At this point we don’t really have any dog in the fight, as the old political expression goes, and in any case we have our own mishegas to deal with here in Kansas. The heavily Koch-funded Kansas Gov. Sam Brownback introduced a radical tax- and budget-agenda to win election, got it enacted after a Koch-funded “tea party” wave ousted the more skittish Republican incumbents in the primaries and, and then narrowly won reelection even though the promised tax revenue increases hadn’t materialized. By the time Trump tabbed him to be something called “Ambassador for Religious Freedom” Brownback left office with same polling numbers as when President Nixon took that final flight on Marine One, and although we always found Brownback a nice enough fellow in our Kansas encounters and thought his economic theories worth a try, he’s left our party in a mess.
So far Trump is backing long time slavishly devoted acolyte Secretary of State Kris Kobach, who seems to be trailing incumbent Gov. Jeff Colyer, who is talking about school funding and otherwise distancing himself from the Brownback agenda that got him elected as Lt. Governor and thus wound up with him in the governor’s office after that Trump appointment.
So far as we can tell, neither the Koch brothers nor Trump got it any of it right, and although none of the Democrats around here are very scary we don’t think they have any better ideas. We hold out some faint hope for what’s left of the Republican party that used to more placidly run things well enough around here, and guided our Republic through some perilous times, but jut in case we’re also hoping the Democrats don’t go crazy left.

— Bud Norman

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A Dispatch from the War Against the Press

Say what you want about the guy, but you’ll have to admit that President Donald Trump is a belligerent fellow. He’s waging global trade wars, and “Twitter” wars with any old celebrity who dares criticize him, and although he’s no longer threatening the annihilation of North Korea he’s still hinting in capital letters he might do it to Iran, and he’s lately escalated his most heated war against those “enemies of the people” once known as the “free press.”
All of this offends our cautiously conservative sensibilities, not to mention our instinctive pacifism and “let us reason together” religious beliefs, but the worst of it to our ears is Trump’s clash with the “Fake news.” We take it rather personally, having toiled for decades in the hated “mainstream media,” and more recently been preoccupied with our our more-or-less daily independent criticisms of Trump on the far fringes of the internet as we don’t consider ourselves “enemies of the people.” Trump re-“tweeted” that charge over weekend, and has lately been kicking Cable News Network reporters out of public events, and leading cheers against a penned-up news corps at his rallies and telling the adoring throngs to “don’t believe what you’re seeing and reading.”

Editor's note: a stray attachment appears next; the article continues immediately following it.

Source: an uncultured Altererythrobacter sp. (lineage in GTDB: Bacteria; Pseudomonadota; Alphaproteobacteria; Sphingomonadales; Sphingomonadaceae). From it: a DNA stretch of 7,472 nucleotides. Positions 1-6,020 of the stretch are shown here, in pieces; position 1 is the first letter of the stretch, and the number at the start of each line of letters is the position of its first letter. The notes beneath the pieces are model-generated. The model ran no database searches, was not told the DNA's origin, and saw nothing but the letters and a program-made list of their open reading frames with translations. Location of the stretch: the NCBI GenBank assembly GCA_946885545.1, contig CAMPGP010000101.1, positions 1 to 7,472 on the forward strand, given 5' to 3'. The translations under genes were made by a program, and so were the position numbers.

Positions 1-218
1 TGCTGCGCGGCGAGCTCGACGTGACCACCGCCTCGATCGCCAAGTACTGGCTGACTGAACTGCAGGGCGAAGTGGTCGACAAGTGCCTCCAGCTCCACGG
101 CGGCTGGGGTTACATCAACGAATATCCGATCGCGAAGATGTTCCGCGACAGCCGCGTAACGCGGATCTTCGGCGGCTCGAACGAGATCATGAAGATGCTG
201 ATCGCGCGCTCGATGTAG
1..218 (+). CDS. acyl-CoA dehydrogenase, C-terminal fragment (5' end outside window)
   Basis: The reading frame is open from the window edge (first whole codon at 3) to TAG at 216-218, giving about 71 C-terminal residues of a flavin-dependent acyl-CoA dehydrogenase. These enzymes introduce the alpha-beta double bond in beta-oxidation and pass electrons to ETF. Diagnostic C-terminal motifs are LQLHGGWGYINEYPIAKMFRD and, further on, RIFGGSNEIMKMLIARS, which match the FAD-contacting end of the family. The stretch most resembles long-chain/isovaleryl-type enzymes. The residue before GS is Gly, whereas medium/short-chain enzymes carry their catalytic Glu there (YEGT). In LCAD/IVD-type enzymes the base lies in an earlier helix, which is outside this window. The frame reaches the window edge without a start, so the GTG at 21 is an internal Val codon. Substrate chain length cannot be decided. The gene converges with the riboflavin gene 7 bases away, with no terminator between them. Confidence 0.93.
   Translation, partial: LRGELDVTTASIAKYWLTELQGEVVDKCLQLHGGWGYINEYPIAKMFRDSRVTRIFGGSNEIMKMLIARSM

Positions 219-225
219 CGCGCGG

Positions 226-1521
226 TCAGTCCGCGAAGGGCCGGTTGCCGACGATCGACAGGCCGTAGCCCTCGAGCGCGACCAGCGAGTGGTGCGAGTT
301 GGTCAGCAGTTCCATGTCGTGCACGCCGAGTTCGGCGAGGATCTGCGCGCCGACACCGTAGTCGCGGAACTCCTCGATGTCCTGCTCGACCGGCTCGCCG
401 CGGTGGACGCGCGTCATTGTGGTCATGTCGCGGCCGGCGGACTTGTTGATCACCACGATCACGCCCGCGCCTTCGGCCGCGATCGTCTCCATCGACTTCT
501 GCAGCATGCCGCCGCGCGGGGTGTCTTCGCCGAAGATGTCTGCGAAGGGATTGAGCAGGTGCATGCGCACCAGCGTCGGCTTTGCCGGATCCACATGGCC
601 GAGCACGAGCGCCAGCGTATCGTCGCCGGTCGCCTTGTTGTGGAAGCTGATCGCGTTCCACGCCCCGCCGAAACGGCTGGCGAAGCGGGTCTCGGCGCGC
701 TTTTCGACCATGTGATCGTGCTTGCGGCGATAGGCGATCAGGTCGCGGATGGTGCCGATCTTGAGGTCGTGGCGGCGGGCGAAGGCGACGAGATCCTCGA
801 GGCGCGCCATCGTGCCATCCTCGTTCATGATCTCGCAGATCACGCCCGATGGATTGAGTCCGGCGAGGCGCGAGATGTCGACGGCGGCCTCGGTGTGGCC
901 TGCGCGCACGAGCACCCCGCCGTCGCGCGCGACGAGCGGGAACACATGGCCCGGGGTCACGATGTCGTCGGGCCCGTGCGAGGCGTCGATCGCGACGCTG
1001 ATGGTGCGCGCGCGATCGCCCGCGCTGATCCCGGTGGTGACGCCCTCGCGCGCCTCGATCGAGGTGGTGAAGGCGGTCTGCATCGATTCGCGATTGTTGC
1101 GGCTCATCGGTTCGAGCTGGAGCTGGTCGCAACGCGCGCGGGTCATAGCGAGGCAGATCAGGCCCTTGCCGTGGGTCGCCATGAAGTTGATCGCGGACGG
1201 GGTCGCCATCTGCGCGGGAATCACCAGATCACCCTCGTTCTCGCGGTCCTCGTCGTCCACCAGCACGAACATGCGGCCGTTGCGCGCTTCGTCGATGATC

There’s something chillingly Stalin-esque about that “enemy of the people” phrase, for one thing, but we’ll give Trump the benefit of the doubt that he’s was as unaware of the historical precedents as when chose “America First” as his foreign policy summation, despite its historical association with the objectively pro-Nazi isolationist movement of the late 1930s. We’ve been kicked out of enough public events by the left and right at this p point to resent it happening evening the Trump administration, and we hate to think what might have happened to us if we’d been carried out to the blood-thirsty cheers of a Trump rally.
There’s no denying the blood-thirstiness of some of those black-clad fellows on the left of the local political street brawl, and each and everyone of those mainstream newspapers and television networks frequently make embarrassing mistakes. Even so, we’re not buying Trump’s argument that both mainstream media and the vast majority of the Democratic party are “enemies of the people.”
For one thing, Trump and his administration officials and personal lawyers and other apologists say more demonstrably untrue things every day than the entirety of the “fake News,” and they only seem to make a correction when an under-penalty-of-law filing disclosure requires them to do so. For another thing, only the most far-left fringes of the internet endorse that black-clad violence on the left, and Trump continues to find fault on both sides. Nor do we think that criticism of Trump makes one an “enemy of the people.”

— Bud Norman

Hell Comes to Kansas, Or Maybe Not

On even a short drive around Kansas these days there’s no avoiding the campaign advertisements on the radio, especially if you’re tuned into the oldies and country and talk radio stations we favor on the AM band, and as annoying as they all are the most irksome is for a Republican gubernatorial candidate named Ken Selzer. Somehow it seems to encapsulate all the most annoying arguments one hears in Republican politics these days, both here in Kansas and around the country.